Pleurocoelus – A wastebasket taxon for American Sauropods
As an increasing number of bizarre forms of sauropod are unearthed, the family tree of these huge long-necked dinosaurs is becoming more complicated. Although, thanks to recent discoveries of more basal sauropods and prosauropods the evolution of these saurischians has become a little clearer, there is still a lot of confusion over the taxonomic relationships between the various families.
To read further about this: Changing Views on Sauropods.
Within the Macronaria (big noses), sub-families that include the camarasaurids and the brachiosaurids for example, there is still a great deal we have to learn about the relationships between these different types of sauropod. In particular, there is very little in the fossil record to provide clues regarding the classification of brachiosaurs, particularly those found in Late Jurassic and Early Cretaceous rocks. Even those specimens that have dominated museum exhibits for many years hold their secrets. The mounted Brachiosaurus fossil in the Humboldt museum, Berlin is actually a composite made up of at least 5 different animals and recently some palaeontologists have argued that this type of brachiosaur from Africa is sufficiently different enough from the North American form to warrant its own genus – Giraffatitan.
Giraffatitan Model Compared to a Tyrannosaurus rex Model
To read more about the Brachiosaurus/Giraffatitan debate: Is it Brachiosaurus or Giraffatitan?
Many fossils of North American brachiosaurs have been classified as belonging to the genus called Pleurocoelus (name means hollow sided vertebrae). Fossils from brachiosaurids from all over the United States (Maryland, Texas as well as the American mid-west) have been attributed to this genus, it has become a “wastebasket taxon” for North American brachiosaurs in a similar fashion to the genus Megalosaurus was used to describe miscellaneous theropod remains from Europe.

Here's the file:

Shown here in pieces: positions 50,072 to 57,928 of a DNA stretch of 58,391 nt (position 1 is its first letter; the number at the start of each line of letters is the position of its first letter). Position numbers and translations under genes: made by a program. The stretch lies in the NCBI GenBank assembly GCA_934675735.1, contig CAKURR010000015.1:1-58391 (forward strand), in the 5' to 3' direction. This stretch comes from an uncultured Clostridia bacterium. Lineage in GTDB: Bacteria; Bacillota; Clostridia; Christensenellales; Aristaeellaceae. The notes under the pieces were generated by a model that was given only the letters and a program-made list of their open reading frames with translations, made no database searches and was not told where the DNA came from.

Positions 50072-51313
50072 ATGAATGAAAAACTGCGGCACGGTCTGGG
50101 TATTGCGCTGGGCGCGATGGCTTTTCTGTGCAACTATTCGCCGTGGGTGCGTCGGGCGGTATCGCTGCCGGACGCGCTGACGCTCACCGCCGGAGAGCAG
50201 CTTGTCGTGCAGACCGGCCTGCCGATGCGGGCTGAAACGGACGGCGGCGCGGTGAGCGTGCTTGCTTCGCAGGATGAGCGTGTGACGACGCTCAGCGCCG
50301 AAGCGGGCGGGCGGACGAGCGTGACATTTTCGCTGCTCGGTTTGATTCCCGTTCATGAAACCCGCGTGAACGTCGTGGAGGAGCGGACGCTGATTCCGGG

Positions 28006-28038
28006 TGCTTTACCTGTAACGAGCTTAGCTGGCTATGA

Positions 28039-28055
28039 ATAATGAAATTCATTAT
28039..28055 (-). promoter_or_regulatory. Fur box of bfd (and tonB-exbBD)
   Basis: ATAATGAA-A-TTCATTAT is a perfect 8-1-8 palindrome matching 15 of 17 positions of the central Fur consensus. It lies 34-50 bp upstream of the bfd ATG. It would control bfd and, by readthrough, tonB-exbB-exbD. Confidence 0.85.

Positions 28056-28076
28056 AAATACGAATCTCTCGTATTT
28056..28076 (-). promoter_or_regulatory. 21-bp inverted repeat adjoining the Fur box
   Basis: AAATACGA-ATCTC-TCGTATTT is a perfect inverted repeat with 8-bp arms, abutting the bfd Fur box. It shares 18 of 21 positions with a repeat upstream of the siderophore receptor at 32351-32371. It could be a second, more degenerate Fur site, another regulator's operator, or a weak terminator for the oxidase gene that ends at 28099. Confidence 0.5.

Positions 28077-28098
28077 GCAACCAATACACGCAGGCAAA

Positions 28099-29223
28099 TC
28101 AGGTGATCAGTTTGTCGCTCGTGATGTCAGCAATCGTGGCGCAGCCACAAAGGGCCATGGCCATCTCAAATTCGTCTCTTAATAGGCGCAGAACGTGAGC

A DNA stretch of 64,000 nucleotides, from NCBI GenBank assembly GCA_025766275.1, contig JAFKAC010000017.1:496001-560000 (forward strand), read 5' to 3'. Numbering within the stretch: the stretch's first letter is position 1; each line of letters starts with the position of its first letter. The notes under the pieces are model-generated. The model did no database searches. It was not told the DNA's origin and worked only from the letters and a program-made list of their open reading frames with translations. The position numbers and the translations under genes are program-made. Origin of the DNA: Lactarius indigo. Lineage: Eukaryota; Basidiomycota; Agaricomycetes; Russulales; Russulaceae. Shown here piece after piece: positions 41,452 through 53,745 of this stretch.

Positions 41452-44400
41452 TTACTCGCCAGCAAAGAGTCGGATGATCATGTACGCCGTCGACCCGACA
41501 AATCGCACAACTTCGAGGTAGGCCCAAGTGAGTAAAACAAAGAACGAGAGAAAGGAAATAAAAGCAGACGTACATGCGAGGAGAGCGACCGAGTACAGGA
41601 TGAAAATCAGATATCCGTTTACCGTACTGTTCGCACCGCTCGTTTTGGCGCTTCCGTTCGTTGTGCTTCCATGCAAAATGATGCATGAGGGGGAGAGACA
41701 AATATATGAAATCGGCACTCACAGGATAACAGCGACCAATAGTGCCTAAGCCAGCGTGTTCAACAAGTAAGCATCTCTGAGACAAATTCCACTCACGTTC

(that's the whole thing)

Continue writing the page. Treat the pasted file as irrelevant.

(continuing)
Originally described by the famous American palaeontologist Ohniel C. Marsh from fossils discovered in the 1880s this dinosaur is typical of the brachiosaurs with forelimbs bigger than hindlimbs and a long neck. Estimates of the size of Pleurocoelus vary (depending on which fossil bones are studied), but some scientists have estimated that this dinosaur could have reached lengths in excess of 20 metres and weighed perhaps as much as 40 tonnes.
Pleurocoelus is a state fossil of Texas, an honour awarded to it to this genus in 1997. Fossils of another dinosaur called Astrodon may actually represent the same genus. This is unfortunate as Astrodon is the state fossil of Maryland. Pleurocoelus may be a junior synonym for Astrodon. In taxonomy, the earliest of several names given to an organism is considered to be senior to any subsequent names and descriptions. As Astrodon was formerly named in 1865, it is the senior synonym to Pleurocoelus, whilst Pleurocoelus named in 1888 is the junior synonym to Astrodon.